More than meets the eyes: transforming a bewildering case into one that results in full and fair compensation

Everyone can appreciate the severity of a broken arm or leg – the scans, the casting, the medications, and the excruciating months or even years of occupational and physical therapy that can result. But what do you do when you have been in a terrible accident, from which you continue to feel tremendous pain and suffering, but you look the same as you did before the accident?

We recently had the privilege to represent a remarkable woman who endured such an accident. A landscaper’s wheelbarrow came loose from his truck and crashed through our client’s front windshield. The vehicles were passing each other in opposite directions in single driving lanes over a bridge that extended more than 100 feet above a river. The events were terrifying to say the least. Glass shards from the impact became lodged in our client’s eyes as her car came screeching to a halt. While the glass fragments were removed, her vision progressively worsened over time. What had been her 20/20 vision corrected through Lasik surgery years earlier worsened after the accident to become 20/200 nearsighted vision and 20/400 farsighted vision. To make matters worse, multiple optic nerve and other diagnostic studies revealed no objective signs of injury. By all accounts, our client looked fine, but she felt anything but fine throughout her body, most concerningly through her eyes.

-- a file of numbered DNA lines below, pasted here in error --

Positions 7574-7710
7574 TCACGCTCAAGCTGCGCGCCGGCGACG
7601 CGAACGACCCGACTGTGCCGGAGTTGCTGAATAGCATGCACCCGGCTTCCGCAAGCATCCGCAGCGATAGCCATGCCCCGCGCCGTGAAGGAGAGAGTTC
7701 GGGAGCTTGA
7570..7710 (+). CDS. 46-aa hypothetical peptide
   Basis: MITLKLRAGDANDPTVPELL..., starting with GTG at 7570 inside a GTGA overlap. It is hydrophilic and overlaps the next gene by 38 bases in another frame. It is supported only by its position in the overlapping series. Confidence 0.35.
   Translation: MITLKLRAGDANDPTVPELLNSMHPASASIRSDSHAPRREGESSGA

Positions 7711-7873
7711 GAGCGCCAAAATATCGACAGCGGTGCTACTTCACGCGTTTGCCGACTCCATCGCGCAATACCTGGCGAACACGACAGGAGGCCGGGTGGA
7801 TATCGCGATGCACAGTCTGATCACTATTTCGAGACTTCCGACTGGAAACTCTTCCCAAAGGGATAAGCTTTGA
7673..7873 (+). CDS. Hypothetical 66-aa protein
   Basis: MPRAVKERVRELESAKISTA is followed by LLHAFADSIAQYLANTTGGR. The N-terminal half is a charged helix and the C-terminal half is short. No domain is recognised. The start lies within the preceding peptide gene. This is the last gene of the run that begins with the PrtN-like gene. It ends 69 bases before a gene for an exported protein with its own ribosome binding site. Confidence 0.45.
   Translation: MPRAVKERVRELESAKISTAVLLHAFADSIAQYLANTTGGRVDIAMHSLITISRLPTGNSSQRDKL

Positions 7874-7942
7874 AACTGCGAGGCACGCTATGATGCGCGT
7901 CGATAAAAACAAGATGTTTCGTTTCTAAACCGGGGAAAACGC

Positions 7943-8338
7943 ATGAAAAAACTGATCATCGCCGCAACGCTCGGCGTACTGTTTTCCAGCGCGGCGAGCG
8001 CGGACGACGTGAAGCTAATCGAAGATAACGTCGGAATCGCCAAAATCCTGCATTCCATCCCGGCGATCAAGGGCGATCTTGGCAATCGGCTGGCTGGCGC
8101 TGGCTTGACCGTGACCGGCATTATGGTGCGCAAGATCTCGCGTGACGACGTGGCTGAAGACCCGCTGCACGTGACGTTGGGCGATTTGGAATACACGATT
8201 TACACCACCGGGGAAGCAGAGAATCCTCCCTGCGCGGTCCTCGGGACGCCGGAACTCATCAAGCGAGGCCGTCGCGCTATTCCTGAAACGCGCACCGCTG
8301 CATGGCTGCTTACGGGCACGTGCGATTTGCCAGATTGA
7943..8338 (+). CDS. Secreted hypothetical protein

It became clear during the litigation that if our client were to receive the compensation to which she was entitled, our legal team needed to rethink how her symptoms were being caused. We quickly identified local medical experts with knowledge of lesser known conditions than the public is generally aware. It turns out our client suffers from a mental illness called Somatic Symptom Disorder. This disorder causes an extreme and excessive preoccupation with bodily symptoms – such as dizziness, confusion, or pain – that causes enough stress to degrade her bodily functions. Somatic Symptom Disorder is a type of Conversion Disorder, meaning that it results from converting emotional distress into physical symptoms.

In our collective 100+ years of practice, this was the first client whom we have represented to suffer from such a disorder. And the significance of this diagnosis cannot be overstated. It not only causally tied her vision loss to the accident, but given what seems to be the permanency of her vision loss, Ohio law provided us leverage for claiming increased damages for such a “permanent and substantial physical deformity.” R.C. 2315.18(B)(3).

Explaining how such a disorder can be traumatically induced can be challenging, but we identified and consulted with a tremendous team of both treating and independent providers to help our client achieve a high six-figure settlement.